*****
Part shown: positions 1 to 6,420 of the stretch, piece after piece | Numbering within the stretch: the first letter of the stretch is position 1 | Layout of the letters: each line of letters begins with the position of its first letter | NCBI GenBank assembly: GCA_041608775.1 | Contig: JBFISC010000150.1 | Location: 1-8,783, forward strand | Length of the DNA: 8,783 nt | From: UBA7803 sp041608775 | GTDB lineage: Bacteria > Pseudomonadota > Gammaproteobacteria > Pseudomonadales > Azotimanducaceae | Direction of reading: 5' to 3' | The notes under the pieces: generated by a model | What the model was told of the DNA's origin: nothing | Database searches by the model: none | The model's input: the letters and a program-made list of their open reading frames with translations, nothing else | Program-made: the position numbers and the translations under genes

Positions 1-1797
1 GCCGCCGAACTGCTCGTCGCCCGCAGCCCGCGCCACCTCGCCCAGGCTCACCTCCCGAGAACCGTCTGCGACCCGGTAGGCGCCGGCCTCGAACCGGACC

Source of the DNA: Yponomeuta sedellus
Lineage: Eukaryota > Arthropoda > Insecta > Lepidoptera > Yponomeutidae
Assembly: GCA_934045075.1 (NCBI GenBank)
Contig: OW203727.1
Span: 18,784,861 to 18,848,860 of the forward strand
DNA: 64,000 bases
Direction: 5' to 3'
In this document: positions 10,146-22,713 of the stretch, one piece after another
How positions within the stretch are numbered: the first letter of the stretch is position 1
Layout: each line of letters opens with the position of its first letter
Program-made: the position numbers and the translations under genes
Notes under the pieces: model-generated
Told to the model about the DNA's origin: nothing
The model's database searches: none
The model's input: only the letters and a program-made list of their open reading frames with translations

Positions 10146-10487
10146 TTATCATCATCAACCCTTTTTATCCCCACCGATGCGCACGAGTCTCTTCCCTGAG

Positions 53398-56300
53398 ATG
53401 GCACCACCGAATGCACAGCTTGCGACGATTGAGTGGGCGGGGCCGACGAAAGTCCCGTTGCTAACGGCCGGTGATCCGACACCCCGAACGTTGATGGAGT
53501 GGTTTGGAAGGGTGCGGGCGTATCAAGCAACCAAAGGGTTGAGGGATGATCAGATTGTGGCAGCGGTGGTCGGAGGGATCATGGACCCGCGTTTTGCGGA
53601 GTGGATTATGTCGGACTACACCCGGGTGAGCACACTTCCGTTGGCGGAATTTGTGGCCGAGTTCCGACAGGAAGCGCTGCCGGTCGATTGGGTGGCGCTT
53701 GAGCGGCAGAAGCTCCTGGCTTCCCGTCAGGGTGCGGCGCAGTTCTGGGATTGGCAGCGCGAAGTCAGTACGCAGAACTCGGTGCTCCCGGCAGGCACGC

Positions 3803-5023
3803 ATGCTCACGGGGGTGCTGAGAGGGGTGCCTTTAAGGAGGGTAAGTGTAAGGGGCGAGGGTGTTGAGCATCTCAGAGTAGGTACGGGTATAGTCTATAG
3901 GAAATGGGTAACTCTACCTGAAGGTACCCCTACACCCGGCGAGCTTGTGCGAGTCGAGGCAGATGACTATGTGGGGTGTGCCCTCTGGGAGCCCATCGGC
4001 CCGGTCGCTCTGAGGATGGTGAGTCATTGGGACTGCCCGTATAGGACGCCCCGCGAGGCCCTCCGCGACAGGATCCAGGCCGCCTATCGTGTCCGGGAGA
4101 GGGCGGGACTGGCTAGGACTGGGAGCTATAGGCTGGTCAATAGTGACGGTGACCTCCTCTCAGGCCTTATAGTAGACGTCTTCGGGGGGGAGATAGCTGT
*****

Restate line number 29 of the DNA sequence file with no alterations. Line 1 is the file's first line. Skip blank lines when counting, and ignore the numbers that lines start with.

3901 GAAATGGGTAACTCTACCTGAAGGTACCCCTACACCCGGCGAGCTTGTGCGAGTCGAGGCAGATGACTATGTGGGGTGTGCCCTCTGGGAGCCCATCGGC